The Memphis Grizzlies have almost entirely said goodbye to the old regime of mainstays, and Purdue-Fort Wayne Swiss Army Knife John Konchar has a real chance to be a part of the new one from the get-go. The 6-5 shooting guard put up a ridiculous line in his final season in Fort Wayne with 19.5 points, 8.5 rebounds, 5.4 assists, and 2.0 steals per game, while also shooting 41.6% from three-point range over his four-year career. With an organization in the thick of a rebuilding process, there is certainly room on the floor early in the season for a guy that can do everything.

Ethan Happ (PF, CHI)

Similar to the situation of Daniel Gafford, playing time could quite easily be up for grabs this season in the Chicago Bulls frontcourt, and Ethan Happ has the size and skill to make a strong first impression. The 6-10 power forward has been the head honcho for the Wisconsin Badgers over the past couple of years, and last year put up a widely versatile 17.3 points, 10.1 rebounds, 4.5 assists, 1.1 steals, and 1.3 blocks per game. The only thing he seems unable to do at the moment is shoot from beyond the arc, but that is easy to deal with when Happ has the capability to contribute in areas where many other bigs can't. With the poise he developed in college, this is a player that could creep up on everybody and end up on the floor early in his rookie season.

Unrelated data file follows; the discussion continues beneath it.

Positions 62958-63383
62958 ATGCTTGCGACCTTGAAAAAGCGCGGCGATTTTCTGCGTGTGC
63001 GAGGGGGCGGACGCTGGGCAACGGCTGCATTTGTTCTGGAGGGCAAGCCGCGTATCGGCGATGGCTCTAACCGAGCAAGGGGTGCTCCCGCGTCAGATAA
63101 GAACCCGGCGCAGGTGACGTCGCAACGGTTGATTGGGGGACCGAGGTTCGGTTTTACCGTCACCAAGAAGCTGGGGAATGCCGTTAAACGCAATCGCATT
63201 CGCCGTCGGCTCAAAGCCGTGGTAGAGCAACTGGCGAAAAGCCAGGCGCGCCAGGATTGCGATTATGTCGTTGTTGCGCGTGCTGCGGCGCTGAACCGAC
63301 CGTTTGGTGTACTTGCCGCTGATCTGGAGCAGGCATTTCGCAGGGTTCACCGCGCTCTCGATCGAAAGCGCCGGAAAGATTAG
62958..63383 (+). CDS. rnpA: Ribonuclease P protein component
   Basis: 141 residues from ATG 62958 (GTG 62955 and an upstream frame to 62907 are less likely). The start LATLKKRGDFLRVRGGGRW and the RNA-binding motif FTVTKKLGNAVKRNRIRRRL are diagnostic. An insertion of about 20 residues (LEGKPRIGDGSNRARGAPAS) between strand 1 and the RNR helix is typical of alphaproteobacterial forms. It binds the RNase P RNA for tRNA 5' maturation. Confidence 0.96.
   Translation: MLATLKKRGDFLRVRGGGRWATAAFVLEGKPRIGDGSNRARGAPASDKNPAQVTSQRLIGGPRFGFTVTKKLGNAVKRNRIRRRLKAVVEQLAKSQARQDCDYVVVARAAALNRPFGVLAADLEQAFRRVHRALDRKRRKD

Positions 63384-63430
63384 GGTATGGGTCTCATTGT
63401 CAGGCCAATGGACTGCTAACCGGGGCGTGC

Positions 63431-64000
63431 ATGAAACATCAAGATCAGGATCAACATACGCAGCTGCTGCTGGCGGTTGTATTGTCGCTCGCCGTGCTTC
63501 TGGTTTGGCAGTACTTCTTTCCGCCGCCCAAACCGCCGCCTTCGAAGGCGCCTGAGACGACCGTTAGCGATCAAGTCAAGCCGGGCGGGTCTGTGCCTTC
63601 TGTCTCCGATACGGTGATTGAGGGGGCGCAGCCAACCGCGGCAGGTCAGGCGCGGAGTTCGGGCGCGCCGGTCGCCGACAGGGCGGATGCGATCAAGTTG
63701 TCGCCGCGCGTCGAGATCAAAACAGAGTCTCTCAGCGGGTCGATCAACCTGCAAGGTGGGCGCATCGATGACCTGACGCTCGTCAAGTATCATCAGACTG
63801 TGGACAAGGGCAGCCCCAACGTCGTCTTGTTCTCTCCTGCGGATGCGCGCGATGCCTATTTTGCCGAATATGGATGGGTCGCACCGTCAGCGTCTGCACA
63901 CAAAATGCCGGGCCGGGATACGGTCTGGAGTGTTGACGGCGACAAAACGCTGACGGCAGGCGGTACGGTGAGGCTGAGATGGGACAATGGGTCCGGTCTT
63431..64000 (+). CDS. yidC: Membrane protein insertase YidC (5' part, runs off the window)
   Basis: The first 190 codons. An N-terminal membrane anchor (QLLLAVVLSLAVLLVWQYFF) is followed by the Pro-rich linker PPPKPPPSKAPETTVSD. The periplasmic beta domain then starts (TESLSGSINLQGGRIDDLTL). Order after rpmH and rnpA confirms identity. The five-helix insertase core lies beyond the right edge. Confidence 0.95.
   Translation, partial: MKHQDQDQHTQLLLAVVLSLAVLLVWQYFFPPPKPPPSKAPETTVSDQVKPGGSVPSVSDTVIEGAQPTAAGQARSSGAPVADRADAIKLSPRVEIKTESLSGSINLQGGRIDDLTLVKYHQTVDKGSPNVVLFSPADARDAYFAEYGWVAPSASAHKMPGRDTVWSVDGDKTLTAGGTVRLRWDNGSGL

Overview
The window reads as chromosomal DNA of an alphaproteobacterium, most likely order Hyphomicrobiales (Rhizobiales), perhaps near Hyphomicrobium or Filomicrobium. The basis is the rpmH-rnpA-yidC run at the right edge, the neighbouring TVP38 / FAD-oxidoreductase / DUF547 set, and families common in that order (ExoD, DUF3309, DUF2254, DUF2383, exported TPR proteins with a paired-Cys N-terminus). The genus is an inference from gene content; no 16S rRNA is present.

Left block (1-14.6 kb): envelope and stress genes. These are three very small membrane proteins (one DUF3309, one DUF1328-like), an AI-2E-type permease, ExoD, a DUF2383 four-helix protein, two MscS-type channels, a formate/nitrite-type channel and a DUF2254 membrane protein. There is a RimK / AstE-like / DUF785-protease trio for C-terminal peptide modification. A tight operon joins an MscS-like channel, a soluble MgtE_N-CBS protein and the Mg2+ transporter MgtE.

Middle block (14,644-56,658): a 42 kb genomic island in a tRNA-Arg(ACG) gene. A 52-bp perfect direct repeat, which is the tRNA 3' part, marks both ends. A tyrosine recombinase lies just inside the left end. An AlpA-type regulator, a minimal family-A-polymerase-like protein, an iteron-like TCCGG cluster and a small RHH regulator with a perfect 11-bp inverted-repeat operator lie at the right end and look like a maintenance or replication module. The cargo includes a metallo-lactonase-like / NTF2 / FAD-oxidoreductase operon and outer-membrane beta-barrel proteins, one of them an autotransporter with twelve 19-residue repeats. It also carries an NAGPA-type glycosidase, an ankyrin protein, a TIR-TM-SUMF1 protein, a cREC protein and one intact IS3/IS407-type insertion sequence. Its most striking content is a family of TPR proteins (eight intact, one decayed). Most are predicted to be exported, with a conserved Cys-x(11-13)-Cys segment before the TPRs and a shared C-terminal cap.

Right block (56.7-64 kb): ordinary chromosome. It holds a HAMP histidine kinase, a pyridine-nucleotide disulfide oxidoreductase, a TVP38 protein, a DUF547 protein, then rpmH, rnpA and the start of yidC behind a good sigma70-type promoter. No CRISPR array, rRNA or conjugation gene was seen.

Amir Hinton (PG, NYK)

Amir Hinton blew up the world of Division II basketball in his time with Lock Haven University and Shaw University, enough to garner the attention of the New York Knicks after the 2019 NBA Draft. The 6-5 guard from Philadelphia has an intriguing level of athleticism (not to mention, a pretty nasty highlight reel), and though he has struggled with his consistency from deep waters, he is nonetheless an absolutely destructive scorer with 29.4 points per game in his final season at Shaw. Just to sweeten the pot, he also averaged 4.9 rebounds, 4.0 assists, and 2.4 steals per game that at least speak to his talent and physical abilities if you question the merit of his DII statistics. The Knicks may very well fail (we've seen it before) in their quest for big-name free agents this off-season, and even if they don't, there will likely be room off of the bench for Amir Hinton to show the fans at MSG why the organization signed him in the first place.